Changing troubled lives through sport in Hampshire
Active Communities Network (ACN) exemplifies sport’s power to change the lives of young people with serious and complex issues.
A deep-rooted local support network built around sport can help rebuild fractured lives, re-directing those caught up in youth culture that can lead to a negative lifestyle or those facing difficulties because of the environment they live in.
That is exactly what ACN has provided since it was formed in 2006, when a collection of small groups and projects joined forces in South London. Since then it has expanded across the UK and Africa and supports local partners across five continents.
They have a particularly strong presence in Hampshire, with programmes in both Leigh Park, Havant, and in the centre of Portsmouth.
Based on the large Leigh Park estate, the project provides a huge range of weekly sports, arts and cultural activities alongside accredited training, personal and social development, as well as youth forums and targeted workshops that tackle relevant community issues.
Football, basketball, boxing, cricket, tennis, archery and dance feature on the weekly timetable, but activities are built around individual needs and preferences, such as girls-only fitness classes, dance, spring board diving, sailing, photography and a range of cultural and creative opportunities.
As with all the best Sport for Development organisations, these activities act as the ‘hook’ to engage with young people and form the basis of strong, enduring and trusting relationships.
The process for each young person begins by turning up voluntarily or through a referral from local schools, Pupil Referral Units, Youth Offending Teams and Neighbourhood Policing teams, followed by consultation about each young person’s risk threshold, issues and safeguarding concerns.
“We offer them all sorts of progressive pathways that bring confidence, self-esteem, resilience, physical and mental health benefits, new skills and employability,” says Julian Wadsworth MBE, ACN’s National Partnerships Manager and head of the projects in Havant and Portsmouth.
“Because we’re so embedded and connected within the community, our relationships with local partners mean we can have all the information to hand about a young person. We’re able to find out what the major influences are that are putting them at risk and this supports our intervention pathways.
“We also often get young people turning up where there are no immediate, major concerns; they’re just not involved in any positive social, physical or educational activities. Having an impact on their self-esteem at that point very often prevents problems further down the road, such as alcohol or drug misuse, mental health problems or dropping out of education and training altogether.”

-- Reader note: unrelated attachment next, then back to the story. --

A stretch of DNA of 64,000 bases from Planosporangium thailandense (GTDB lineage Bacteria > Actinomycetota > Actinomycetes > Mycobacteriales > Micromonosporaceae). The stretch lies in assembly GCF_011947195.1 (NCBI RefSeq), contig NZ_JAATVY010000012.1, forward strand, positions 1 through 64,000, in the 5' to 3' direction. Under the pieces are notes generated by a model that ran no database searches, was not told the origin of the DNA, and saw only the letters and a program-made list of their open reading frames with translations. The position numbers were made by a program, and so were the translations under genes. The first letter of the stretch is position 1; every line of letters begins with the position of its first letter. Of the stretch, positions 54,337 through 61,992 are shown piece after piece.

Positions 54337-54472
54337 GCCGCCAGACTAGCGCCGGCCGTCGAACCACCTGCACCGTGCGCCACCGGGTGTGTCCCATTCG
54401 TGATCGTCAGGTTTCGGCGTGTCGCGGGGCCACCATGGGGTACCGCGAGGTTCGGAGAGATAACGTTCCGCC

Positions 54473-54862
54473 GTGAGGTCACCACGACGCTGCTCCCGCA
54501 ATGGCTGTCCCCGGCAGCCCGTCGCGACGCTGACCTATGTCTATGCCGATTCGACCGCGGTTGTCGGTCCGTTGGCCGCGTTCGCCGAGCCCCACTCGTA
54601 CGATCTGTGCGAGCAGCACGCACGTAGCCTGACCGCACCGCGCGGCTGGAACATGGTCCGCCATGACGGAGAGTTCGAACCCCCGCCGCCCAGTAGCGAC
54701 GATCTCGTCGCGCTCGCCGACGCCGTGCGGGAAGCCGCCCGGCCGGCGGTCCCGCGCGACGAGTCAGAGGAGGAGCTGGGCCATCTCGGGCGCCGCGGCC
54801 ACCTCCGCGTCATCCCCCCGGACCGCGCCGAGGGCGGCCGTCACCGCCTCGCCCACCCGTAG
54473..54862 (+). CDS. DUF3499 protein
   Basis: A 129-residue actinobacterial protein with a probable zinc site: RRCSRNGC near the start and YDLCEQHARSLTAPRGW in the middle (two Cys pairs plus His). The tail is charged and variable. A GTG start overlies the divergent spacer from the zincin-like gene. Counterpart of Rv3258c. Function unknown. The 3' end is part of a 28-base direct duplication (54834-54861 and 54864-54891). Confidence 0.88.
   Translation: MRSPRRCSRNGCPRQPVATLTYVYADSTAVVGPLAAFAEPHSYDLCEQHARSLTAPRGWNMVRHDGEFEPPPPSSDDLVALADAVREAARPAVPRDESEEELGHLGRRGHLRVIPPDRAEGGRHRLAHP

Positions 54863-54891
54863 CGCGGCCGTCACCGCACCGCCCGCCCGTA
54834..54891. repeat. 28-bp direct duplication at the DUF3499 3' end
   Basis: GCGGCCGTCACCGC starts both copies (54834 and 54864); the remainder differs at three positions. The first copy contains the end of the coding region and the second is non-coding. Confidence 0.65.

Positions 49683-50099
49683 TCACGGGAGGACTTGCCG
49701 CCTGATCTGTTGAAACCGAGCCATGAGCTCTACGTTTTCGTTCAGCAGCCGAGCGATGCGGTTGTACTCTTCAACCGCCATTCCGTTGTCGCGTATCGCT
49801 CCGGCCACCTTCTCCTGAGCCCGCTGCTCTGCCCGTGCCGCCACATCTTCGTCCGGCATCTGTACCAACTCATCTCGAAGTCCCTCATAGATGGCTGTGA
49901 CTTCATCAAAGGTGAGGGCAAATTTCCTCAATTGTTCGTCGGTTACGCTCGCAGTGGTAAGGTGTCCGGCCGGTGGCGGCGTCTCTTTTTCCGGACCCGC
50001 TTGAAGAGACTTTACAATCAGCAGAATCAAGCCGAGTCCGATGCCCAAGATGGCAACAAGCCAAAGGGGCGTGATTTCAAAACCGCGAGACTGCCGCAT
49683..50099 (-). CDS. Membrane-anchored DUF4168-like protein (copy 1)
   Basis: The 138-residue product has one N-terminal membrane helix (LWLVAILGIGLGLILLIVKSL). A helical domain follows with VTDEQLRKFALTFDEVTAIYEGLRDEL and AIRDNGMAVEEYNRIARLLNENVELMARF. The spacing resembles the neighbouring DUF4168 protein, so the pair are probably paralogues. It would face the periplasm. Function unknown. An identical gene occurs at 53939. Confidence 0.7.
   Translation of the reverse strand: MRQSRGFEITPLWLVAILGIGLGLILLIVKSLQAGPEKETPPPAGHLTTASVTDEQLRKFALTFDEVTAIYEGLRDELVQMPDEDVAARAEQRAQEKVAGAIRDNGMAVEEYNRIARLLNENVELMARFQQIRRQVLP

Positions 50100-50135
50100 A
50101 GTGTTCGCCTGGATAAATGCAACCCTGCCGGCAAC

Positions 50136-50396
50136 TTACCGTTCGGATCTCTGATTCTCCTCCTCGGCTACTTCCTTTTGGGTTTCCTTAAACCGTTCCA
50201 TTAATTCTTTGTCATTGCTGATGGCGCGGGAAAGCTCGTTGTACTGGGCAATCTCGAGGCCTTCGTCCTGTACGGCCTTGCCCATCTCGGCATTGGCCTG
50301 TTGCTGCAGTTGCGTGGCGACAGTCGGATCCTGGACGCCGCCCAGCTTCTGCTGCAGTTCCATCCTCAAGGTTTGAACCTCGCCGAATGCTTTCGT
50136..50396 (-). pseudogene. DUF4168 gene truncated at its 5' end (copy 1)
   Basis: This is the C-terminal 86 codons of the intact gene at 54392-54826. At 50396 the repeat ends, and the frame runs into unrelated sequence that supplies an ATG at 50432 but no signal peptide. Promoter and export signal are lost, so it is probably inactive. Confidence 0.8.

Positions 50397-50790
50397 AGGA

Wadsworth highlights the increasing breadth and complexity of young people’s issues, explaining that even those referred with an apparent low level of risk can have underlying problems which prove far more profound than initially thought.
“As there’s less and less work being put into early intervention and prevention services due to austerity, we’re seeing young people presenting at what are supposed to be lower thresholds, but actually with really complex issues in their lives already. It may be a bit of anti-social behaviour that’s got them here, but there can be very serious trauma behind that.
“Currently we are working very proactively and collaboratively with local police, the Hampshire Police and Crime Commissioner, Children Safeguarding Boards and other local authorities and partners to increase the awareness of the threat of criminal exploitation of children (county lines).
“We also offer diversionary and youth development interventions to those young people who have triggered concerns, including children who are missing. That’s something personally I am hugely concerned about.
“That’s where all our local partnerships become so crucial. Not all young people are going to have already-identified risk factors. It’s about relationship-building, picking up that information where we can, building a full picture, then shaping a nurturing and supportive framework around each individual with robust safeguarding practices.”
Across the long-established Havant and more-recently-launched Portsmouth projects operating in Charles Dickens Wards (5% IMD and adjoining Council Wards) there are up to 400 -500 young people engaged weekly.